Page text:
Mr Therry said, that in particular cases such proof had been considered necessary, but not in criminal cases.  The Court had always receives secondary evidence in criminal cases, and very properly so, otherwise justice might be defeated continually.

His Honor said, that it was high time some definitive rule was laid down in such cases, especially as they continually came before the Court, and took up much time from their incertitude.

Mr Windeyer requested His Honor to take a note of his objection, and said, that although it might then be considered too late to do so, he must state another objection which had arisen to him, which was, that the prisoner had already been tried upon various portions of one and the same robbery, if robbery it was, and might continue to be tried upon every separate article.  She had already been twice acquitted, and he contended that she was entitled to plead the former acquittal in bar of the present trial.

His Honor said, that as Mr Windeyer desired it, he would make a note of the objection, although he (His Honor) was strongly against its validity.  He, however, thought himself bound to mention one objection which appeared to have been overlooked by the learned counsel, which was, that Jane Jackson had taken possession of the property, which was said to have been stolen, almost before the breath was out of Clarke's [b]ody, and before the will had been proved.  The question then arose, whether the property ought not to have been laid in the executors (two having been appointed by the will) although she was the sole legatee.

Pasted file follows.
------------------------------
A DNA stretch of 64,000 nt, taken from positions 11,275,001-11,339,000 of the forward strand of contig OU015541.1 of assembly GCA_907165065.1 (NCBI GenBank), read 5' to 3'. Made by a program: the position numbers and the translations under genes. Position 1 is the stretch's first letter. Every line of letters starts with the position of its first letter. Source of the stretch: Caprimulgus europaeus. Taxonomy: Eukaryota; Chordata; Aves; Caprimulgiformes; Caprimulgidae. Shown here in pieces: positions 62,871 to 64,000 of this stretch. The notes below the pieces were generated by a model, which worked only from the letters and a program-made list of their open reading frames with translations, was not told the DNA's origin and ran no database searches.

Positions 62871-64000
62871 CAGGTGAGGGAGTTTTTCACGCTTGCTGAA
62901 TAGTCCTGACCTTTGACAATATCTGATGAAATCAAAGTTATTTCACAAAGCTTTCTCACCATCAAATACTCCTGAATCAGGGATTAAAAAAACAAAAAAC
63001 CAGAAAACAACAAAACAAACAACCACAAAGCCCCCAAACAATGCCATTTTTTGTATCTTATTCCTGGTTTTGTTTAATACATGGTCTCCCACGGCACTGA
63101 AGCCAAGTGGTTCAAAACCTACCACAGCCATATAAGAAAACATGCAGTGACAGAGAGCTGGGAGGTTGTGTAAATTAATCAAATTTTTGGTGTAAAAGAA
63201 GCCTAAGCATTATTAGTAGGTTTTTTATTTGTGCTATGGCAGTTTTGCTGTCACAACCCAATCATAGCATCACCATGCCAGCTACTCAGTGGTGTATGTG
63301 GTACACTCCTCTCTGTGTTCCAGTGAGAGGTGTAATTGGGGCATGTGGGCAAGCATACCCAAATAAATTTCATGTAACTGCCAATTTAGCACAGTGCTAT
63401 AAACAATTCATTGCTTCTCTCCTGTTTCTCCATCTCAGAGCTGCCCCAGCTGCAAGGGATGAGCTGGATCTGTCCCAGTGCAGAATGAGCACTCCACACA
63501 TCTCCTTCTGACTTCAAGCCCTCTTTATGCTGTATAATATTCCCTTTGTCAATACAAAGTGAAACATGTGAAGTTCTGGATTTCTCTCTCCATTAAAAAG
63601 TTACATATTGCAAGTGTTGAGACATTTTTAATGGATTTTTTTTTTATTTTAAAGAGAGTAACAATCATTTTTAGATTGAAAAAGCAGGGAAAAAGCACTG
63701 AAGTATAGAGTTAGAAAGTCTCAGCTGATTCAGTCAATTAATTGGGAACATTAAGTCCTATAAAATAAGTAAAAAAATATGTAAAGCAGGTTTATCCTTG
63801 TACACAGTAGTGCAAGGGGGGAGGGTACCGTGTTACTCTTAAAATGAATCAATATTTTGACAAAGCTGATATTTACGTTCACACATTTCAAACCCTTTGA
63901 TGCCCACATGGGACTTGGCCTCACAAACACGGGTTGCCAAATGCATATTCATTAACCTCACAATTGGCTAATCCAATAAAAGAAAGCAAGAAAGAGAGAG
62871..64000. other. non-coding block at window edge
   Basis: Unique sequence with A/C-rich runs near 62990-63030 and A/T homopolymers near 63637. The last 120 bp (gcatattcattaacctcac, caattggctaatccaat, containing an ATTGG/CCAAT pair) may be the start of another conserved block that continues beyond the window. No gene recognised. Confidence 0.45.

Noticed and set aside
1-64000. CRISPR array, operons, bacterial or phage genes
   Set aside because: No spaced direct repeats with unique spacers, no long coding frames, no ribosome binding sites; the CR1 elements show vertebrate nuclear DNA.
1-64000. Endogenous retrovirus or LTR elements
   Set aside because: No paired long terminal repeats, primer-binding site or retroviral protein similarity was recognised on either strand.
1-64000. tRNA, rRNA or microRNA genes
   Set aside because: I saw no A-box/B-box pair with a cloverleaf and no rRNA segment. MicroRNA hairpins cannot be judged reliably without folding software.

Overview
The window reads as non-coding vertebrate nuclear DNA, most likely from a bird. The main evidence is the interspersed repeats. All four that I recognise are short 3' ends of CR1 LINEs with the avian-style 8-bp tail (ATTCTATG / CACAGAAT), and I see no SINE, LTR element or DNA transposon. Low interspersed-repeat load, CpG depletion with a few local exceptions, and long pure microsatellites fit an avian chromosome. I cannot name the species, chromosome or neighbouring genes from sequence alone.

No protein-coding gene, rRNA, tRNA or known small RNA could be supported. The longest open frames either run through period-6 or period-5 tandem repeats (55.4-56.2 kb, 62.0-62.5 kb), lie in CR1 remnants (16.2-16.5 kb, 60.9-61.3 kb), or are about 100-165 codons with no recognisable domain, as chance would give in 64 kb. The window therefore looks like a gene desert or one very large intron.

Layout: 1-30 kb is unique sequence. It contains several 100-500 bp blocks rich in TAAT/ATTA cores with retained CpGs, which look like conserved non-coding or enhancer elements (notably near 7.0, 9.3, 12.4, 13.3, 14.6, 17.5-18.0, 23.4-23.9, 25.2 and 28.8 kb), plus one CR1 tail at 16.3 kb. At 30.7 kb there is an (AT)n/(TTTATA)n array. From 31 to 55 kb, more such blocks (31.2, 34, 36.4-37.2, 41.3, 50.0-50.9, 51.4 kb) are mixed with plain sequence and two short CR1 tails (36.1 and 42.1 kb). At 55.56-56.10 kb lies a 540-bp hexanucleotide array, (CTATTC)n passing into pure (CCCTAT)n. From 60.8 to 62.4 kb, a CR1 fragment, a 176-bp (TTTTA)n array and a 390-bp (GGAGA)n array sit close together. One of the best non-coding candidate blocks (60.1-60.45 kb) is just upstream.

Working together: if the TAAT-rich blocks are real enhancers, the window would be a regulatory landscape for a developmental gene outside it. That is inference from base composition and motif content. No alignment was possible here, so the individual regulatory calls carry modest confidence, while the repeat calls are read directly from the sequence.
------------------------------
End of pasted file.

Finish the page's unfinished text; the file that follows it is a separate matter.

Mr Windeyer said, he would take advantage of His Honor's suggestion and raise this objection also, in case the jury found the prisoner guilty.

His Honor, in summing up, advised the jury, that there was no evidence of the property having been stolen from the person; on the contrary, the prosecutrix had stated, that during the time the prisoner was in her company it was impossible that she could have possessed herself of the money.  The probability, therefore, was that the prosecutrix had dropt the money which had afterwards, in some way, come into the possession of the prisoner, and the main point for the consideration of the jury was, whether she had been in possession of, and had used it knowing it to have belonged to the prosecutrix.  On the charge of stealing from the person they must acquit the prisoner, and on the second they had simply the evidence of the prosecutrix, (who had admitted that she had been drinking very hard that day) that the prisoner saw her place the money in her bosom.  If they were satisfied that the prisoner did know that the money belonged to the prosecutrix, and that she had converted it to her own use they could find her guilty of the minor offence.

The jury retired for a short time and found the prisoner guilty of larceny.

The prisoner received a good character from Mr Frazer, clerk to the Bench at Penrith, and was remanded for sentence in order to give time for the consideration of the objections raised against the indictment.



[1]  See also Sydney Herald, 5 August 1839; Sydney Gazette, 6 August 1839.  On the previous day, 2 August 1839, Smith had been acquitted on the informality of another information, when it was discovered that the prosecutrix was married, although living apart from her husband.  See also R. v. Thomas Smith, Australian, 6 August 1839 on similar complications caused by a woman being married to a convict.  On that issue, see B. Kercher, ``Perish or Prosper: the Law and Convict Transportation in the British Empire, 1700-1850" (to be published in a future issue of the Law and History Review).

Published by the Division of Law, Macquarie University